CIO Survey: Moving the Needle on Digital Capability

Community Blog
Written by Drew Lazzara

AUGUST 17, 2021

2021 finds the chief information officer ideally positioned as the defining strategic business leader in the C-suite. A tumultuous year placed enormous pressure on technology leaders – and they responded in tremendous fashion. The rapid pivot to virtual work environments, coupled with changing customer behaviors and expectations, accelerated ongoing digital business initiatives. 

But more than halfway through the year, CIOs must still navigate a great deal of uncertainty. A return to the office may seem like a return to the familiar; but for most organizations, a hybrid work environment represents yet another change to orchestrate. Enterprise CIOs have made incredible progress along the digital journey, but competition from digital natives is fierce and amplifies the need to operate more as tech companies than traditional businesses. 

Each year, Evanta’s Leadership Perspective Survey takes the pulse of CIOs around the world and identifies their top challenges and opportunities. This year’s responses reflect the leap forward in technology accelerated by the pandemic, moving forward from broad digital strategy toward a focus on underlying capabilities that coalesce around better outcomes.


Top Challenges


  1. Data and Analytics

In a recent interview, one enterprise CIO summarized the enterprise data problem succinctly: “I can do data without digital, but I can’t do digital without data.” 

This sentiment is common among CIOs – insight-rich decisions are essential for making smart, rapid digital strides. Gartner research notes that 77% of CEOs are seeking to increase their digital investments, but it falls to technology executives to create a return on that investment. Data is essential for delivering at the speed both the business and customers demand. 

The hurdles to more data-driven organizations are complex, but a leading CIO from the retail industry described the nuance of the problem. “Top leadership has to be sophisticated about what data can do,” he explained, “because the people below them don’t even understand the art of the possible.” Like many of his peers, this CIO is working to bridge the disconnect by focusing on great data quality, establishing common definitions for metrics across the organization, and simplifying enterprise architecture to eliminate data errors. 


  1. Cybersecurity Strategies

The seemingly endless parade of high-profile security breaches may cast this as an obvious challenge. It’s certainly one shared by every business. But if CIOs can’t get cybersecurity right, it can place a hard ceiling on what is possible in the digital ecosystem – an excess of consumer data, a network without boundaries, and increasing appetite for speed demand that safety be embedded in all digital strategies.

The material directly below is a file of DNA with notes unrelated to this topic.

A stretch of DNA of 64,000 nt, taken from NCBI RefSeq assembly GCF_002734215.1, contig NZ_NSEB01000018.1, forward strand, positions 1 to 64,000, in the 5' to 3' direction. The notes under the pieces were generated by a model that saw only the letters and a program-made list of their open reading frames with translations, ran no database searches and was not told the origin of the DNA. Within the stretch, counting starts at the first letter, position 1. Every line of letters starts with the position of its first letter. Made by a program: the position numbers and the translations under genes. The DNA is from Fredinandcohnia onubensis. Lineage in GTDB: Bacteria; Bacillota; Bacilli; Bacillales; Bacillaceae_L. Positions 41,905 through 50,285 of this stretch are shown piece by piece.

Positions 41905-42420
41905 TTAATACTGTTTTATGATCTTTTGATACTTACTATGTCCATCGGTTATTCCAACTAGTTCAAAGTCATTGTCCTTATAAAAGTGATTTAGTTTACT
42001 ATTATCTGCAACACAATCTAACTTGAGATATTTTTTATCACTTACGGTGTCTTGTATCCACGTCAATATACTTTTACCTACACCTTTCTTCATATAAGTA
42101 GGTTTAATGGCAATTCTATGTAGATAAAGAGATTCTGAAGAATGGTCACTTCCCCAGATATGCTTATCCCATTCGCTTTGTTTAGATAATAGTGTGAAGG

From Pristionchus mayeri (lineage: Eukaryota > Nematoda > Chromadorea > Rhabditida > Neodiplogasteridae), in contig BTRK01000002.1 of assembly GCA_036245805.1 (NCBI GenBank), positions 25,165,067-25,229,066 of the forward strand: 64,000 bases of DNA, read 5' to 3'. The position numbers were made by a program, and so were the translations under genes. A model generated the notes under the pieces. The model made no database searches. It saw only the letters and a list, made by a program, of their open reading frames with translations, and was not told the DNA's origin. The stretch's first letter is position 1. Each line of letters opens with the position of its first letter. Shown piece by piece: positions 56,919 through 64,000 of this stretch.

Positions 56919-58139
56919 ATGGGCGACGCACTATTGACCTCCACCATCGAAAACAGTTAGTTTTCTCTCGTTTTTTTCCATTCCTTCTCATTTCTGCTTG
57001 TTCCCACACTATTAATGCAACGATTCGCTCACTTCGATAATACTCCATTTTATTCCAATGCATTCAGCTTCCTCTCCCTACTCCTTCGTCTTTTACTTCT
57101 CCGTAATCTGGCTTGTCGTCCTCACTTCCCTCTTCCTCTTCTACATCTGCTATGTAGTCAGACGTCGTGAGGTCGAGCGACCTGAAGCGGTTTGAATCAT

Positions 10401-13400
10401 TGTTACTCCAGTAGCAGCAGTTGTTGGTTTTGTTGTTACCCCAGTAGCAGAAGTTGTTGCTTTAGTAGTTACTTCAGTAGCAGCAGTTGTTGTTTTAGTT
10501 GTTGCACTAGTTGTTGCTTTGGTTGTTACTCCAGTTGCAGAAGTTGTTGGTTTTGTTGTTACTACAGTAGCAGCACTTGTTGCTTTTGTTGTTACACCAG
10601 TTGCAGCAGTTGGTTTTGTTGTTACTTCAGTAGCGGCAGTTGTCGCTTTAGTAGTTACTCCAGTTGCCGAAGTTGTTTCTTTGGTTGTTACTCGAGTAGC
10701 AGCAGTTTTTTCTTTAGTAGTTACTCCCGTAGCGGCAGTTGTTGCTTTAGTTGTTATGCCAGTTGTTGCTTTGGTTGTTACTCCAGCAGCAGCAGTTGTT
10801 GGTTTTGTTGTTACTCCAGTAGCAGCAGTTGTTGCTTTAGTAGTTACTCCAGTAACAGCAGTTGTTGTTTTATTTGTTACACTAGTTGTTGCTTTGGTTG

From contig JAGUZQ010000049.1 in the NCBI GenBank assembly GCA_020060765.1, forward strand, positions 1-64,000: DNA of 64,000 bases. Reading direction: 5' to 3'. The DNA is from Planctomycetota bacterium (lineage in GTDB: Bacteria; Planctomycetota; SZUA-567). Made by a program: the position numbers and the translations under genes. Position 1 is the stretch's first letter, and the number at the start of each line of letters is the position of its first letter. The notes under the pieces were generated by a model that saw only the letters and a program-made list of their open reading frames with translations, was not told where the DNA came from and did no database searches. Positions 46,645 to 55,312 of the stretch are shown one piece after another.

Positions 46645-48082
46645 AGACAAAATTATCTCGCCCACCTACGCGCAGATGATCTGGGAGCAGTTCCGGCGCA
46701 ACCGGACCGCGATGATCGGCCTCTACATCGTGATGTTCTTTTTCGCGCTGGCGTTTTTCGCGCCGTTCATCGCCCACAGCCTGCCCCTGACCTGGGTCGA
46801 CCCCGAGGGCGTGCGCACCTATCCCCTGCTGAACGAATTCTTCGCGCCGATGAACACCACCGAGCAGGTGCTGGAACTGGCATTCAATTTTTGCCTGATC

There are no hard-and-fast answers for perfect cybersecurity, but many top CIOs and their security partners are embracing a new approach to risk management. As individual business units assume greater agency over their individual technology needs, they also take on the risk. In an upcoming episode of the Next Big Question podcast, Siemens chief cybersecurity officer Kurt John talks about the new “migratory” nature of risk. John notes that while once risk was confined to business units like finance or security, the proliferation of customized technology means that risk is mobile and fluctuating.

In this context, CIOs must act as consultants and enablers to the business, educating their peers on risk, recommending the best technology to mitigate it, and maximizing value opportunities.


  1. Digital Business Priorities

Prioritization is an age-old business challenge, and the digital context only creates greater complexity of decision-making. Many organizations still struggle to clearly define their technology strategy.

The good news is that the majority of enterprise CIOs have a vision for their digital business strategy. A recent Gartner survey illuminates a clear hierarchy of desired digital outcomes. Successful digital businesses:

  • Significantly enhance customer engagement
  • Generate more revenue and customer value
  • Drive a greater proportion of business through digital channels
  • Significantly reduce costs

These outcomes help governance teams align digital capability with stakeholder priorities, but executing against those priorities can take many forms and requires consistency and discipline. 

Each of these top CIO challenges represents huge hurdles, but they also reflect real progress along the journey to better digital capabilities. Data, risk, and digital business are converging and interconnecting in ways that weren’t possible even two years ago. That’s a true testament to CIO leadership.


Drew Lazzara headshot

Drew Lazzara

Sr Content Manager at Evanta, a Gartner Company


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